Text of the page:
This is a demonstration of the boids
model of bird flocking (and related group motion) written as a
Java applet. For additional
background information, see the boids
The boids are modeled as point masses. A local 3D coordinate
system (frame of reference) is attached to the point mass and made to
align with its velocity. Based on its local environment, each boid's
behavioral controller computes a steering force on each iteration of
the simulation. The steering force and velocity are clipped if they
exceed a certain threshold. In this demo the boids are contained
inside a wrap-around sphere. When they venture outside of the sphere
they are "teleported" to the opposite side of the sphere.
Note that aside from randomized initial positions for the boids, this
simulation is entirely deterministic. All the lifelike, unpredictable
behavior emerges from the complex adaptive nature of the model.
This applet was created using the
Cosmo Code 2.0 Java development environment. The 3D rendering is
accomplished using a slightly modified version of a class implemented
by Paul Haeberli for his
3d applet. (BTW: Paul suggested that I point out that my applet
ignores mouse input.) In the future I hope to provide a version that
allows you to interactively adjust various parameters of the
simulation. Thanks also to
and Roy Hashimoto who
made significant contributions to an earlier C++ version of this demo.
Other boids-related applets
- 3D models
- 2D models
- The four members of the
Biological Model Simulation Project made several 2d models
of "Schooling Tadpoles". One demonstrates
basic schooling (with obstacle avoidance), the same
with a predator, a version where you click the mouse to drop
food, and a version with two independent schooling
- Task Gouda
2d boids model which includes ten parameters which you can set
Helmut Lorek wrote a Java-based simulation of
fish schooling which includes adjustable parameters. It is based on
a model by Andreas Huth and C. Wissel. See also the
applet (with source code) was developed by
Jawed Karim, Thomas Bak and Dan Durand
as part of an interactive presentation on
prepared for the
competition for students aged 12 to 18.
- Rich Vanderwal (of Groovee
Creatives) produced this
2d boids applet for
for a feature called
Its Alive. Notably it allows you to switch each of the three
component behaviors on and off, as well as allowing you to adjust
the size of the flock.
Jonathan Robbins (with help from
David Leserman) built a boids
applet and control panel. See also his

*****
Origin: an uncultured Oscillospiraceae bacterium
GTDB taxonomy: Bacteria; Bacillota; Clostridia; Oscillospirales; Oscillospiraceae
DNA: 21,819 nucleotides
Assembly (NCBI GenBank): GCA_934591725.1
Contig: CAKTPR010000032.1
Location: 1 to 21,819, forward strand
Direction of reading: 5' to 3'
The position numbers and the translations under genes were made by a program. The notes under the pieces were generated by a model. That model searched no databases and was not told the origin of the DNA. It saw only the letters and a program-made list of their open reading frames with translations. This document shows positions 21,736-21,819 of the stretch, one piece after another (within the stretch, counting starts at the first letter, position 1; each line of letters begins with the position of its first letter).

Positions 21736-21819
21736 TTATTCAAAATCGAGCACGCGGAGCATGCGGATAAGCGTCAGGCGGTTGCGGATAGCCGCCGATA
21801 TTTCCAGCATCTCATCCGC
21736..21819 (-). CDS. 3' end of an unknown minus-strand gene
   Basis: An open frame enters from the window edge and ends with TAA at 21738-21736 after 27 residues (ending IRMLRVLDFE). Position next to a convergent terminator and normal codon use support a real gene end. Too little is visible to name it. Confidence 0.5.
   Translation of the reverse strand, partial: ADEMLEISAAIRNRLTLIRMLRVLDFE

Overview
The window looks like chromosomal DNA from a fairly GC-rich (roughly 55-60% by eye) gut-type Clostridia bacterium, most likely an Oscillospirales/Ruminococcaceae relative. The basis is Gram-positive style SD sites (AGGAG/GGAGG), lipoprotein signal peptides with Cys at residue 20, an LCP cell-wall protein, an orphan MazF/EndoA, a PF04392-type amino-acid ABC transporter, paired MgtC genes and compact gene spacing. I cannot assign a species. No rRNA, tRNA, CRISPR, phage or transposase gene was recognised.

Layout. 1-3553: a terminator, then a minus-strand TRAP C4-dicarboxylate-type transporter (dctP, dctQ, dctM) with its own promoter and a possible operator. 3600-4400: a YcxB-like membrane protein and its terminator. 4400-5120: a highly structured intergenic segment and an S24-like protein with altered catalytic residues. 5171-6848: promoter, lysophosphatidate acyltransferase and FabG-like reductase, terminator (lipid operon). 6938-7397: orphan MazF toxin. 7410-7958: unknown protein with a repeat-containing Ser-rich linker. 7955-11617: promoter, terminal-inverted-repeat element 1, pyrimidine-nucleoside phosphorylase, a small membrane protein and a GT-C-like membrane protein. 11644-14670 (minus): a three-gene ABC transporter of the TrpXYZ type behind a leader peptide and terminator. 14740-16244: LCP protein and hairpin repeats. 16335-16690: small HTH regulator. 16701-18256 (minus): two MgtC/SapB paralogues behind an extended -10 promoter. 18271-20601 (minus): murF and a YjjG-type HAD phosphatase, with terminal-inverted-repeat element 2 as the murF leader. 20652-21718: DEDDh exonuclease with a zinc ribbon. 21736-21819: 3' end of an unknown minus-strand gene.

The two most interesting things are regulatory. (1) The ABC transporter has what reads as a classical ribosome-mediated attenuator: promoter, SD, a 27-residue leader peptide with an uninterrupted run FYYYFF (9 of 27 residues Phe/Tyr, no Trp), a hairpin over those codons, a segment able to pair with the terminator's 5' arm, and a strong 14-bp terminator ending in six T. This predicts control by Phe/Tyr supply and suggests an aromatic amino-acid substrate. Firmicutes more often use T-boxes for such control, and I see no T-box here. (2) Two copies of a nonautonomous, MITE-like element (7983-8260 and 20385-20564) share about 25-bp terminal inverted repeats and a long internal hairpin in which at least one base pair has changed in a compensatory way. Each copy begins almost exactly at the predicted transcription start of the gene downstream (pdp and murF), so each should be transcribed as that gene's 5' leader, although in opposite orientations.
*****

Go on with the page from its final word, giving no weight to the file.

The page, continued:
report on the project for his 8th grade science class.
- Matthew Caryl
wrote a nice 2d
applet which includes a control panel for adjusting parameters.
The simulation also includes a voracious predator which the boids
try to avoid. Includes source code.
- Larry O'Brien wrote an article in
Artificial Life Programming in Java which used herding as an example.
The article came with source code but no compiled version.
Brogan of Georgia Tech kindly provided a compiled copy
Note that I've seen this crash browsers.
- Duncan Crombie's page
The Examination and
Exploration of Algorithms and Complex Behaviour to Realistically Control
Multiple Mobile Robots contains related information and a link to his
2d flocking applet with interactive controls and source code.
with obstacles by
with "V" formations in an applet based on a model from
Gary W. Flake's book
Beauty of Nature. (You need to select the boid demo on the top pull
Tomohiro Orikasa, with source code
(comments in Japanese).
Boids Flocking Behavior by
Scott Robert Ladd, includes a control panel.
- Boids Applet by
Kazuhiro Yoshida ("moriq") uses color coding to indicate number of nearby
flockmates for each boid.
- Tadpoids by
demonstrates herding under the influence of a predator in a situation very
much like the interaction between a sheep-dog and a flock of sheep, such
as in a sheep-dog trial. See also his
Pest Control applet and his
- Flock with
Obstacles by Keith Wiley
is a Java applet using an approach similar to his
application. It allows to drop in obstacles with a mouse click.
Les Boids en JAVA by
features three "species" of boids flocking independently but avoiding
each other. Provides control panels to adjust flocking parameters.
Genetically Engineered Battle Boids (2000) by
Joshua Lifton. In
addition to a 2d herding implementation, this applet includes a mode where
two flocks of "battle boids" engage in stylized combat. In addition, the
battling boids can be put under the control of a genetic algorithm which
gradually evolves their behavior based on their success in battle. Source
code is available.
- Unlike the flock applets above, these swarms make no
attempt to align with their neighbors, and so look more like
insect swarms than bird flocks or fish schools:
- Other related models:
Frog Queue by
Maeda Mameo appears to be based on a follow the nearest
leader rule, but I cannot read the Japanese descriptions.
Source is included.
Race Boids by
Allan deCamp, a variation on the boids rules to control a
"herd" of racing cars.
Applets for Neural Networks and Artificial Life by
Mac users: for better Java support, try the
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visitors since September 24, 1996
Last update: December 7, 2000